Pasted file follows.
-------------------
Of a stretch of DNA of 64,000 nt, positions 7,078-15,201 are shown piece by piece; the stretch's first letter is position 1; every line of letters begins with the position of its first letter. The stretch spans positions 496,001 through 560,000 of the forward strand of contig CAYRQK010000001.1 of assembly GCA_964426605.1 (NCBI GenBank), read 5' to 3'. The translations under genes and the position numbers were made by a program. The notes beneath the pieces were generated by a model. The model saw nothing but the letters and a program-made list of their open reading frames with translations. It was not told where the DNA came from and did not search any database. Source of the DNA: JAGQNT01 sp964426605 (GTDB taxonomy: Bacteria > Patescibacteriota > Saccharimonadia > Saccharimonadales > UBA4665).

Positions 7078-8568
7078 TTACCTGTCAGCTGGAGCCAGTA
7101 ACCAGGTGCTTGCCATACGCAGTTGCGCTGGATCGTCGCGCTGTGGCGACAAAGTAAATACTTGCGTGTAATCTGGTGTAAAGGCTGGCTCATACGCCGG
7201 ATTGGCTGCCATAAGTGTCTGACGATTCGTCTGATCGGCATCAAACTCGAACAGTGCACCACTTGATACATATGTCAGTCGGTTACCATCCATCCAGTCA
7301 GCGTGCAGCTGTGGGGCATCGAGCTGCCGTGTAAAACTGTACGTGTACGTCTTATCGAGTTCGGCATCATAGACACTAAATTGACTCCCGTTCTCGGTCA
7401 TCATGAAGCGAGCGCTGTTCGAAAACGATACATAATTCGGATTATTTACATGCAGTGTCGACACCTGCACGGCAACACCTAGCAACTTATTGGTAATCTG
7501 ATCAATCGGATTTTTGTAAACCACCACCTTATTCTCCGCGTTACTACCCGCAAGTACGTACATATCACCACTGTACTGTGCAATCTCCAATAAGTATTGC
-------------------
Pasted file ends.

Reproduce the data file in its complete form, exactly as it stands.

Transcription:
Of a stretch of DNA of 64,000 nt, positions 7,078-15,201 are shown piece by piece; the stretch's first letter is position 1; every line of letters begins with the position of its first letter. The stretch spans positions 496,001 through 560,000 of the forward strand of contig CAYRQK010000001.1 of assembly GCA_964426605.1 (NCBI GenBank), read 5' to 3'. The translations under genes and the position numbers were made by a program. The notes beneath the pieces were generated by a model. The model saw nothing but the letters and a program-made list of their open reading frames with translations. It was not told where the DNA came from and did not search any database. Source of the DNA: JAGQNT01 sp964426605 (GTDB taxonomy: Bacteria > Patescibacteriota > Saccharimonadia > Saccharimonadales > UBA4665).

Positions 7078-8568
7078 TTACCTGTCAGCTGGAGCCAGTA
7101 ACCAGGTGCTTGCCATACGCAGTTGCGCTGGATCGTCGCGCTGTGGCGACAAAGTAAATACTTGCGTGTAATCTGGTGTAAAGGCTGGCTCATACGCCGG
7201 ATTGGCTGCCATAAGTGTCTGACGATTCGTCTGATCGGCATCAAACTCGAACAGTGCACCACTTGATACATATGTCAGTCGGTTACCATCCATCCAGTCA
7301 GCGTGCAGCTGTGGGGCATCGAGCTGCCGTGTAAAACTGTACGTGTACGTCTTATCGAGTTCGGCATCATAGACACTAAATTGACTCCCGTTCTCGGTCA
7401 TCATGAAGCGAGCGCTGTTCGAAAACGATACATAATTCGGATTATTTACATGCAGTGTCGACACCTGCACGGCAACACCTAGCAACTTATTGGTAATCTG
7501 ATCAATCGGATTTTTGTAAACCACCACCTTATTCTCCGCGTTACTACCCGCAAGTACGTACATATCACCACTGTACTGTGCAATCTCCAATAAGTATTGC